Chris Guillebeau & I signing books… Chris was the one signing, and I had the “monkey stamp” task.
A few weeks ago I had the pleasure of attending one of Chris Guillebeau‘s book tour stops here in Toronto, Canada. It was great to see such a great turn out and to connect with other non-conventional people locally.
I got inspired by Chris’ words of wisdom, and you’ll understand why by reading about the three rationales for using noteworthy words.
1. Life Changing Words and Books
To kick off his talk, Chris shared with us the reason why he wrote The Art of Non-Confirmity book. With so many blogs, twitter feeds, and Facebook updates, the idea of writing a book may seem antiquated.
But he decided to write a book because no single blog post ever changed his life… whereas he had experienced life-changing results after reading looks.
I can absolutely relate because I am a total bookworm, and books have definitely changed my life. I remember going to the library as a kid and bringing home stacks of books.
First it was fiction, then it was programming books, next it was self-help. Down the line it turned to nutrition, and then business. Oh, and I sometimes sneak a couple of romance novels in there too.
2. Words Make an Impact
There was another thing that Chris said in his speech that really resonated with me. It was this: words matter.
It’s such a simple concept, I know it to be true intuitively, and yet I don’t always take it into account.
Words matter in your communication with your lover, your family, your friends, your clients, and your detractors.
Words can impact people in ways that can change their lives. Words can influence people to take action, to buy, or to spread your message. Words can also elevate people’s moods, or bring them down.
There is a lot of power in the spoken and written word. Words can even guide us through life.
3. Words Can Wake Us Up
In marketing, the words we use can make or break a campaign. If you say “cheap” instead of “inexpensive” you get two very different mental images.
Words create visual experiences, they create feelings, and they can help bring people into your marketing or keep them out if they’re not ideal clients.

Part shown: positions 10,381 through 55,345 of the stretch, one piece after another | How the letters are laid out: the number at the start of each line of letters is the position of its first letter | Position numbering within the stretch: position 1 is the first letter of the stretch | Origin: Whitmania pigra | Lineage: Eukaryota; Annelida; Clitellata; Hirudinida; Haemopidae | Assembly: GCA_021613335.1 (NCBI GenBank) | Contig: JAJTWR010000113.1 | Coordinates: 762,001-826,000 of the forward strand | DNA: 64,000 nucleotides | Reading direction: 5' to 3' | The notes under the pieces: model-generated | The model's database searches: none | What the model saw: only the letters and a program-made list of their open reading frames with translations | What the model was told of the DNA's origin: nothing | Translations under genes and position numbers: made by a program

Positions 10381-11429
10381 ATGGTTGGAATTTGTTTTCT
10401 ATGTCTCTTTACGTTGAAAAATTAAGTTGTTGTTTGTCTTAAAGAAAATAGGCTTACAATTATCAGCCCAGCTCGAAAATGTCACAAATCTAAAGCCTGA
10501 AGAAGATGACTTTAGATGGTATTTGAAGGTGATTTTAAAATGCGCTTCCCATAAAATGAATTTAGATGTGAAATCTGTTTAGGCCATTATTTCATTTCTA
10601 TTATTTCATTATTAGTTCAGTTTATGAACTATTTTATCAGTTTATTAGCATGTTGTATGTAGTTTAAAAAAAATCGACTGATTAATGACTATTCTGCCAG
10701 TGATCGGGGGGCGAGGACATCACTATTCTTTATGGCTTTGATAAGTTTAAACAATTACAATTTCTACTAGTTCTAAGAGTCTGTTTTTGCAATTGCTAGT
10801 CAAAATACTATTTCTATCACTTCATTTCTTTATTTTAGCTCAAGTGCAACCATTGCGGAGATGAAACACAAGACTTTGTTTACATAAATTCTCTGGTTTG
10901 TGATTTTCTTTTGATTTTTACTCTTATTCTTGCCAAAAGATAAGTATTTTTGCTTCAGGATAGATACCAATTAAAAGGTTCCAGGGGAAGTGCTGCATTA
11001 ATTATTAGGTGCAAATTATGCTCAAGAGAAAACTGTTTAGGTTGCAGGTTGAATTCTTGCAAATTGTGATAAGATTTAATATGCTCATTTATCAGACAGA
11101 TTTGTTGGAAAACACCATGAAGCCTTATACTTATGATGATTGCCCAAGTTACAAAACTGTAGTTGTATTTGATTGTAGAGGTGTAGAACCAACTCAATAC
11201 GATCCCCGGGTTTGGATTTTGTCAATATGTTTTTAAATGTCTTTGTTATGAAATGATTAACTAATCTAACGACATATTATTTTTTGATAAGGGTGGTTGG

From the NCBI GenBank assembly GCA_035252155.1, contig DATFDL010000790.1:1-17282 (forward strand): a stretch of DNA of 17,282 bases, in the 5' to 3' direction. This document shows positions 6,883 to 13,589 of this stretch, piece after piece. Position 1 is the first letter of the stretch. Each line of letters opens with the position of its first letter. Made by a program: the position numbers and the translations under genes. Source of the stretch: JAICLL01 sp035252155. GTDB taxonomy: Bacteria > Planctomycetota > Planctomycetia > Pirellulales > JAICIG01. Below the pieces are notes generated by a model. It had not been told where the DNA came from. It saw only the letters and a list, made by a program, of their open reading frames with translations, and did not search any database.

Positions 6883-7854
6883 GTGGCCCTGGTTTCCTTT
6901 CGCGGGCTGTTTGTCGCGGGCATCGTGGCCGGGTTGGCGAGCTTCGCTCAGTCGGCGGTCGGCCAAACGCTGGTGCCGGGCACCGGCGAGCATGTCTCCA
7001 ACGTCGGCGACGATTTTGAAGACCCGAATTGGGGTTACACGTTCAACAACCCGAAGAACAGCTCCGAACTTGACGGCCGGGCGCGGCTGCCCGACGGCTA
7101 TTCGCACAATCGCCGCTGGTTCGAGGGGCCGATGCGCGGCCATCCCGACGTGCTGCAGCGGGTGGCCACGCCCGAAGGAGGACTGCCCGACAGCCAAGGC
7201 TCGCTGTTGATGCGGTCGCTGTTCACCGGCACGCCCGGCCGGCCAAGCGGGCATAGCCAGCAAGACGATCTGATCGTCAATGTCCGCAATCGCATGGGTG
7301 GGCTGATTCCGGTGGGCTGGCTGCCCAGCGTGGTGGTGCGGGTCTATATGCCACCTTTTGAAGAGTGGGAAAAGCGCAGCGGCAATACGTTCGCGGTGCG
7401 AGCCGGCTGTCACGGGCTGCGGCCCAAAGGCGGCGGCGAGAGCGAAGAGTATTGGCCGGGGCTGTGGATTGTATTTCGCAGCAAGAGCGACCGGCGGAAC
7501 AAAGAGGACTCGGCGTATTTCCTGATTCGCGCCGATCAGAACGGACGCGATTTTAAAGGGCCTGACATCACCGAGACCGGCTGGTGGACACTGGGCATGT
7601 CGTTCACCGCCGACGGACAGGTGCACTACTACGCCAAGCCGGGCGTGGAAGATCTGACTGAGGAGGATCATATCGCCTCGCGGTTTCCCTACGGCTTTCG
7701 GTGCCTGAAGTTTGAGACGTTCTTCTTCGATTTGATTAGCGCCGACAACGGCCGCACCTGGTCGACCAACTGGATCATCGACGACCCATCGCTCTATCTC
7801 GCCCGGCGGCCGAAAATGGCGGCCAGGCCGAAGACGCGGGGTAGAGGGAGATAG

Choosing the metaphor or words you include in your blog posts, program names, or marketing copy is just as important as what you want to deliver.
Take for example the word bullet. The bullet is fast, it’s targeted, and it has a very distinct visual effect. On the other hand a cloud is completely different: it’s soft, is pushed by the wind, and has a completely dreamy feel to it.
Seeing the word bullet in the name of a program or a blog post would wake me up whereas a cloud would lull me to sleep.
How to Use Noteworthy Words
“Books aren’t written- they’re rewritten. Including your own. It is one of the hardest things to accept, especially after the seventh rewrite hasn’t quite done it.” – Michael Crichton
When it comes to using powerful, noteworthy words the best way to approach your writing is by rewriting. The first pass is where you write down your ideas as they come to you. The second pass is where you edit, you rephrase, and find more powerful words.
During the rewriting process, the thesaurus is going to be your best friend. So is google. The thing here isn’t that you want to replace simple words with complex words. On the contrary, sometimes shorter more common words pack more of a punch.
Take for example: Are you holding onto extra weight?
And compare it to: Are you feeling bloated and fat?
I often have a hard time with this one, because I love and respect my potential clients so much that I want to shelter them from harsh words. But the reality is that these words already exist in their own mind, they likely repeat them to themselves often.
They’re not thinking about “losing weight”, they’re worried about “being fat”. If I don’t address their thoughts exactly then I’m doing them a disservice by skipping over their real worries.
Chris Guillebeau also does this really well and he’s very conscious of it. Each of his books, programs, and articles are expertly named.
Another person who is excellent with words is Danielle LaPorte. Her writing literally leaps off the page to grab your attention until you read every last word.
Now you know words matter, but don’t let these ideas paralyze you into writer’s block. Write your first drafts, brainstorm your program names, and then go back with a new eye to find the right words.
I’d also challenge you to read every day to sharpen your word choosing skills.
We’ve come full circle back to the importance of books. I believe that books are special because they have been edited, are of a high caliber, and deliver their message in a highly palatable form.
Go ahead and comment below with your thoughts on how words have impacted your life.
Were there any specific words that woke you up, got you moving, or otherwise seemed memorable?